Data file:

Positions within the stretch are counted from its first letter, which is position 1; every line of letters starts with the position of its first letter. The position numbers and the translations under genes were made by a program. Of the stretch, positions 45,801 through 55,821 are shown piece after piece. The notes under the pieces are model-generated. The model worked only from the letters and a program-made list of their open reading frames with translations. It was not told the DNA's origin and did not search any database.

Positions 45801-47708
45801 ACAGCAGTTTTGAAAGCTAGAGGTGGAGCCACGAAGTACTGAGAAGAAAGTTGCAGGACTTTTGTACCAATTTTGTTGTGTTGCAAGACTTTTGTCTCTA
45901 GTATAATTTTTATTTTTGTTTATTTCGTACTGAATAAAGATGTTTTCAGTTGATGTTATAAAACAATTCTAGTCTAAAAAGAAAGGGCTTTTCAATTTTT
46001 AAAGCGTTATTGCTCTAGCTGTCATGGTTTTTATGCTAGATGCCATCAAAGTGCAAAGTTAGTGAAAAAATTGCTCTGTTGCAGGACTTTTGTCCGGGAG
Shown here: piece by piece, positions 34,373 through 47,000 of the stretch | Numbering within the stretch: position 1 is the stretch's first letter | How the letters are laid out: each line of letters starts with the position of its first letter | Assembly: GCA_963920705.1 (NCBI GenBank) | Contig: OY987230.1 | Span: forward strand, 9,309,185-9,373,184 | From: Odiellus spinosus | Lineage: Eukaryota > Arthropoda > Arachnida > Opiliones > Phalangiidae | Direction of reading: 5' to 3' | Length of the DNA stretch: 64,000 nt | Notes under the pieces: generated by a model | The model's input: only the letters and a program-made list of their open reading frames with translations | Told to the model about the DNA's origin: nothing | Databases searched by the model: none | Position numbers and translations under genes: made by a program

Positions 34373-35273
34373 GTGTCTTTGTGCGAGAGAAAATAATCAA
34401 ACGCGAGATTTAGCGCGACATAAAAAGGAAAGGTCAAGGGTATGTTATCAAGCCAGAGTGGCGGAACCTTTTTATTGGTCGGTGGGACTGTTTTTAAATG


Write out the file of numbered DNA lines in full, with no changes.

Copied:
Positions within the stretch are counted from its first letter, which is position 1; every line of letters starts with the position of its first letter. The position numbers and the translations under genes were made by a program. Of the stretch, positions 45,801 through 55,821 are shown piece after piece. The notes under the pieces are model-generated. The model worked only from the letters and a program-made list of their open reading frames with translations. It was not told the DNA's origin and did not search any database.

Positions 45801-47708
45801 ACAGCAGTTTTGAAAGCTAGAGGTGGAGCCACGAAGTACTGAGAAGAAAGTTGCAGGACTTTTGTACCAATTTTGTTGTGTTGCAAGACTTTTGTCTCTA
45901 GTATAATTTTTATTTTTGTTTATTTCGTACTGAATAAAGATGTTTTCAGTTGATGTTATAAAACAATTCTAGTCTAAAAAGAAAGGGCTTTTCAATTTTT
46001 AAAGCGTTATTGCTCTAGCTGTCATGGTTTTTATGCTAGATGCCATCAAAGTGCAAAGTTAGTGAAAAAATTGCTCTGTTGCAGGACTTTTGTCCGGGAG
Shown here: piece by piece, positions 34,373 through 47,000 of the stretch | Numbering within the stretch: position 1 is the stretch's first letter | How the letters are laid out: each line of letters starts with the position of its first letter | Assembly: GCA_963920705.1 (NCBI GenBank) | Contig: OY987230.1 | Span: forward strand, 9,309,185-9,373,184 | From: Odiellus spinosus | Lineage: Eukaryota > Arthropoda > Arachnida > Opiliones > Phalangiidae | Direction of reading: 5' to 3' | Length of the DNA stretch: 64,000 nt | Notes under the pieces: generated by a model | The model's input: only the letters and a program-made list of their open reading frames with translations | Told to the model about the DNA's origin: nothing | Databases searched by the model: none | Position numbers and translations under genes: made by a program

Positions 34373-35273
34373 GTGTCTTTGTGCGAGAGAAAATAATCAA
34401 ACGCGAGATTTAGCGCGACATAAAAAGGAAAGGTCAAGGGTATGTTATCAAGCCAGAGTGGCGGAACCTTTTTATTGGTCGGTGGGACTGTTTTTAAATG